Conscientious objection to abortion: Right or exception?
Conscientious objection in healthcare and women’s reproductive rights have a long trajectory of difficult coexistence in democratic societies. States duty to protect the right to the freedom of thought, conscience, and religion of healthcare professionals frequently collides with the obligation to guarantee women’s fundamental rights to health, the free development of their personality, and their physical and psychological integrity. Given the fact that abortion is a service legally recognized in most of the European countries, conscientious objection should be an exception, as it has been in other controversial issues-i.e., compulsory military service-, to the extent that it implies overriding rights legally established. However, is this so? Women’s experiences reflected in some empirical studies show that frequently not, especially in some countries, like Italy or Spain. Considering the extent to which conscientious objection has been claimed-and strongly guaranteed by law-in relation to abortion, it is worthy to analyze the fundaments for this wide protection, as well as its effects. Having into account the legal framework of conscientious objection to abortion in Europe, this work aims to show some causes, consequences and difficulties of its current regulation, as a previous step to provide effective guidelines to protect women’s interests and rights.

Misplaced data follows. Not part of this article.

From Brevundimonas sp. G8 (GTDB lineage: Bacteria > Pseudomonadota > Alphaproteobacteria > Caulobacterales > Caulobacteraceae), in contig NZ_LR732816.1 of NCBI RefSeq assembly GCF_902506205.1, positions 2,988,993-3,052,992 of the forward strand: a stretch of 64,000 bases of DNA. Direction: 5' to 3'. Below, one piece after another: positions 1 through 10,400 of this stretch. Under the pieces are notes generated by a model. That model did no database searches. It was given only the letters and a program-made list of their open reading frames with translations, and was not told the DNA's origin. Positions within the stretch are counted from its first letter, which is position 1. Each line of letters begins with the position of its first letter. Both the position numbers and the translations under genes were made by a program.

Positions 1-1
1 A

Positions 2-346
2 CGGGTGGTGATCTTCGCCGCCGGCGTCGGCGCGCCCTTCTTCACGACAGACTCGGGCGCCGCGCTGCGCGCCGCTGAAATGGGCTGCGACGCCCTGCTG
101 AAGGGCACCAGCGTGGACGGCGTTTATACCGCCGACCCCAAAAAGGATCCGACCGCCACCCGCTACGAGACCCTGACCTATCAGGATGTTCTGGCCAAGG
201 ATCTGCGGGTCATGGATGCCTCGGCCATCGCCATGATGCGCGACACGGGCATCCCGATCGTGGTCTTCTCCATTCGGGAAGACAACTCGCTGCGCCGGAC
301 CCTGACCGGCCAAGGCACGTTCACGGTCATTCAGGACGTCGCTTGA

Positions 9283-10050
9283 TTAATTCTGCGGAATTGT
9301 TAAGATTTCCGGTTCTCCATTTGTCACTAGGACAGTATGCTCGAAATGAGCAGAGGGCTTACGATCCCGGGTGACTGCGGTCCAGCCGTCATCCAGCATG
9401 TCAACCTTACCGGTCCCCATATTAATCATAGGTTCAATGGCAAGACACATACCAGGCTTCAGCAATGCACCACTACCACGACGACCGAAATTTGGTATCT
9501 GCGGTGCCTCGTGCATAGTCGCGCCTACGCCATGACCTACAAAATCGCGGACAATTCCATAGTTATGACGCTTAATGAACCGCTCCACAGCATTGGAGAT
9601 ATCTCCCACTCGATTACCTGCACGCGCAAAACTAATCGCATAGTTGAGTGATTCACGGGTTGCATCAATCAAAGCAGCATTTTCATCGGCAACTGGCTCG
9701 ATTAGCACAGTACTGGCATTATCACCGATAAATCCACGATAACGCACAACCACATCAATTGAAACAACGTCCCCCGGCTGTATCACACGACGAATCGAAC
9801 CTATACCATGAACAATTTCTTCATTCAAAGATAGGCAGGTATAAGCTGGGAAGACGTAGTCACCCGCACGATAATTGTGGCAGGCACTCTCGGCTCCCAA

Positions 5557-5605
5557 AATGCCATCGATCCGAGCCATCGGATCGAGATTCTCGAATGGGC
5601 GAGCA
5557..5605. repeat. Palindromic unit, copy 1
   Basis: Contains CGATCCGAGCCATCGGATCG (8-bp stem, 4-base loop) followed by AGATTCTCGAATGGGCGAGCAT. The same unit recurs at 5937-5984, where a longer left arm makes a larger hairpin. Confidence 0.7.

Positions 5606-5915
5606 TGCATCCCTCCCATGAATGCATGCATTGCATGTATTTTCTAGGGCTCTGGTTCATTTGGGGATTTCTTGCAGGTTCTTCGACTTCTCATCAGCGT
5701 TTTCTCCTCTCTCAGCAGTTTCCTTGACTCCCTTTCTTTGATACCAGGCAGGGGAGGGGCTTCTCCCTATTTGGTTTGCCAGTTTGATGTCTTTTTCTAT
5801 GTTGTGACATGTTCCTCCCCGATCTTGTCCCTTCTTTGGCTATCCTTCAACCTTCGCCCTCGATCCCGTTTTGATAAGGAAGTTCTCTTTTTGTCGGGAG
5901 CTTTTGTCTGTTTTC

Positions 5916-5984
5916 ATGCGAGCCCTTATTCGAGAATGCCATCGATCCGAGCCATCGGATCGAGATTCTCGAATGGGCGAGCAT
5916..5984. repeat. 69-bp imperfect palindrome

Rosana Triviño is an Associate Researcher at the Institute of Philosophy of the National Research Council (CSIC) in Madrid, Spain, and President of LI²FE (www.liife.org). She received her PhD from the University of Salamanca with a thesis on conscientious objection in healthcare. Her research areas are related to Moral Philosophy and Applied Ethics. More specifically, she is interested on moral conscience and its role in decision-making; conscientious objection; women’s sexual and reproductive rights; and the access to healthcare for migrant people. Currently, she is developing the project “ProtoAccess: A comparative study on the access protocols to the termination of pregnancy in the European Union” (http://www.fundaciogrifols.org/es/web/fundacio/-/estudio-comparativo-de-los-protocolos-de-acceso-a-la-interrupcion-de-la-gestacion-en-la-union-europea-protoaccess-). She is also member of 3 research projects: “Causal responsibility by omission: An ethical and legal elucidation of the problems of undue inaction” (http://kontuz.weebly.com/); “The discourse of bio-rights. Philosophical and legal foundations, features and implementation” and “Philosophy of Birth: Rethinking the Origin from the Medical Humanities” (https://philbirth.wordpress.com/; https://filnac.wordpress.com/), all of them funded by the Spanish Ministry of Economy and Competitiveness.